Pyroelectric Arrays: Ceramics and Thin Films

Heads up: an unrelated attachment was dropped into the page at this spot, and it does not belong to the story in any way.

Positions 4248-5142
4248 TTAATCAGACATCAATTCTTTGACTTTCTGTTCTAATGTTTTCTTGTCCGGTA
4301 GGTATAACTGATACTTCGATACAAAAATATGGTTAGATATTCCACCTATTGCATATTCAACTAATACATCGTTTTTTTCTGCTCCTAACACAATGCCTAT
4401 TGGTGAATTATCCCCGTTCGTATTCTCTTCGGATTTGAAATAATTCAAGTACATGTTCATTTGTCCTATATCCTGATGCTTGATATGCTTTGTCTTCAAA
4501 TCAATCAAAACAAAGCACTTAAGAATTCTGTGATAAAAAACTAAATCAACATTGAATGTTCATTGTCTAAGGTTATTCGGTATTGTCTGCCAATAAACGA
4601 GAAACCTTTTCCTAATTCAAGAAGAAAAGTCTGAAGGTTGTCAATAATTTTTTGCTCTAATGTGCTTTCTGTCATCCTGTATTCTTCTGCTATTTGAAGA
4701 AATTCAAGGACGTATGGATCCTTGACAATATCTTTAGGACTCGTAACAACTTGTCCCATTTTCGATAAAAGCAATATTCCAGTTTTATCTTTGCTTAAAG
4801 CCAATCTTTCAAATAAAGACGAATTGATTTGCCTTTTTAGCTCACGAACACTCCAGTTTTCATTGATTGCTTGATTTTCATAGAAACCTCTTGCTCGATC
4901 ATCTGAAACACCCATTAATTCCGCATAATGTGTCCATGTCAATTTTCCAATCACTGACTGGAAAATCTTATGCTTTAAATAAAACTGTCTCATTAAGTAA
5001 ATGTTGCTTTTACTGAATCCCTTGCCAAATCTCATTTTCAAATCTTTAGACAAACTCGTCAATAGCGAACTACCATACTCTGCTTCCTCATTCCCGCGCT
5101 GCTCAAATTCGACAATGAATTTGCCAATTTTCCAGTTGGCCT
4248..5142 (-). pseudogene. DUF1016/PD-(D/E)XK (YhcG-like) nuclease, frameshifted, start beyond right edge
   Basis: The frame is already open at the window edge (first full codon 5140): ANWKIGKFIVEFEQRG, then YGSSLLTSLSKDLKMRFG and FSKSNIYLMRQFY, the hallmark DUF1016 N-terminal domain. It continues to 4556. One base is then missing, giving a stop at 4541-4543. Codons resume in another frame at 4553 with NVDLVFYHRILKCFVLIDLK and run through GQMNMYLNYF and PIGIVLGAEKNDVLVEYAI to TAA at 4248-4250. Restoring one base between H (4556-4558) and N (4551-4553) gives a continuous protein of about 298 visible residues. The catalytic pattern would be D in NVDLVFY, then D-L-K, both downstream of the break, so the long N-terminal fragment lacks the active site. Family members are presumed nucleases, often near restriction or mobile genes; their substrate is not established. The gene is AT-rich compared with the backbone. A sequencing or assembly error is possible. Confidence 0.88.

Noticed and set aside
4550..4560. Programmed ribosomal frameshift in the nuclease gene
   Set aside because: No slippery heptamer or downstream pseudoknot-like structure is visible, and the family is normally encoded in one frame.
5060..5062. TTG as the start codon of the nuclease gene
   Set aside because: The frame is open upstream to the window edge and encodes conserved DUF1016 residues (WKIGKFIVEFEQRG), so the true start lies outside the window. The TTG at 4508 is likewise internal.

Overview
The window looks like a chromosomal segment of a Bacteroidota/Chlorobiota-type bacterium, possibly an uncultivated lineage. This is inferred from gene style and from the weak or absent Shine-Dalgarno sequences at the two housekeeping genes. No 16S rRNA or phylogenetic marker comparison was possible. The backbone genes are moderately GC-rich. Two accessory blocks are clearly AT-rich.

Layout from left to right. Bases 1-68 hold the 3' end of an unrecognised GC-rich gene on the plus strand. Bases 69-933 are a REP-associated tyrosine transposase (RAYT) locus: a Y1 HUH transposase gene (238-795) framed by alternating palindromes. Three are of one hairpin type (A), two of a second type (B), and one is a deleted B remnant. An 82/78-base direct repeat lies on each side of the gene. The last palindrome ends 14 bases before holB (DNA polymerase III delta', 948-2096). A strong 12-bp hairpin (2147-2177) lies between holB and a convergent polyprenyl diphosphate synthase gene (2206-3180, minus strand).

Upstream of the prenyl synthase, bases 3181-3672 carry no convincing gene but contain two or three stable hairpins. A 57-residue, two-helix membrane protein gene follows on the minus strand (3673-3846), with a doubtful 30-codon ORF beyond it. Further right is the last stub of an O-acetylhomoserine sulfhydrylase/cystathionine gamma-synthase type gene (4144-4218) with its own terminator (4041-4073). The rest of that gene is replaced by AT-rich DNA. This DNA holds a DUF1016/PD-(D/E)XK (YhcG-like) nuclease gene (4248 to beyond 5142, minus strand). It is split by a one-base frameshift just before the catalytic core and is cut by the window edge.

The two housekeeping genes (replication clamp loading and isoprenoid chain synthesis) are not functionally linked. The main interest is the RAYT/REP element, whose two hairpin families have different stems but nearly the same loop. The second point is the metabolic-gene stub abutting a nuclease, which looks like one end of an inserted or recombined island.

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Pyroelectric infra-red detectors have been of-interest for many years because of their wide wavelength response, good sensitivity and lack of need for cooling. They have achieved a wide market acceptance for such applications as people sensing, IR spectrometry (especially for environmental protection) and flame/fire protection. Arrays of such detectors, comprising a pyroelectric material interfaced to an application specific integrated circuit for signal amplification and read out, provide an attractive solution to the problem of collecting spatial information on the IR distribution in a scene and a range of new applications are appearing for such devices, from thermal imaging to people sensing and counting. The selection of the best material to use for such a device is very important. Because all polar dielectrics are pyroelectric, there is a very wide range of such materials to choose. The performance of a pyroelectric IR sensor array can be derived from the physics of their operation and figures-of-merit (FoM) defined that will describe the performance of a material in a device, in terms of its basic pyroelectric, dielectric and thermal properties. These FoM and their appropriateness for the array application are reviewed. Large arrays of small detectors are best served by the use of pyroelectric materials with permittivities between 200 and 1000, depending upon the element size and the element thermal conductance, and a maximised FoM FD = p{c′ (εεotan δ)1/2}. Such properties are found in ferroelectric perovskite ceramics and a wide range have been explored for their use in pyroelectric arrays. These include materials based on compositions in the PbZrxTi1 − xO3 (PZT) system, for example close to PbZrO3, with Curie temperatures well above ambient. Examples of the ways in which these materials can be modified by doping to optimise their FoM and other important properties such as electrical resistivity are given and the physics operating behind this discussed. The performances and costs of uncooled pyroelectric arrays are ultimately driven by the materials used. For this reason, continuous improvements in materials technology are important. In the area of bulk ceramics, it is possible to obtain significant improvements in both production costs and performance though the use of tape-cast, functionally-gradient materials. Finally, the use of directly-deposited ferroelectric thin films on silicon ASIC's is offering considerable potential for low cost high performance pyroelectric arrays. The challenges involved in developing such materials will be discussed, especially from the aspect of low temperature deposition and other fabrication issues, such as patterning. Sol gel deposition provides an excellent technique for thin film growth and Mn-doped PZT films can be grown at 560°C with a FoM FD exceeding those of many bulk materials.

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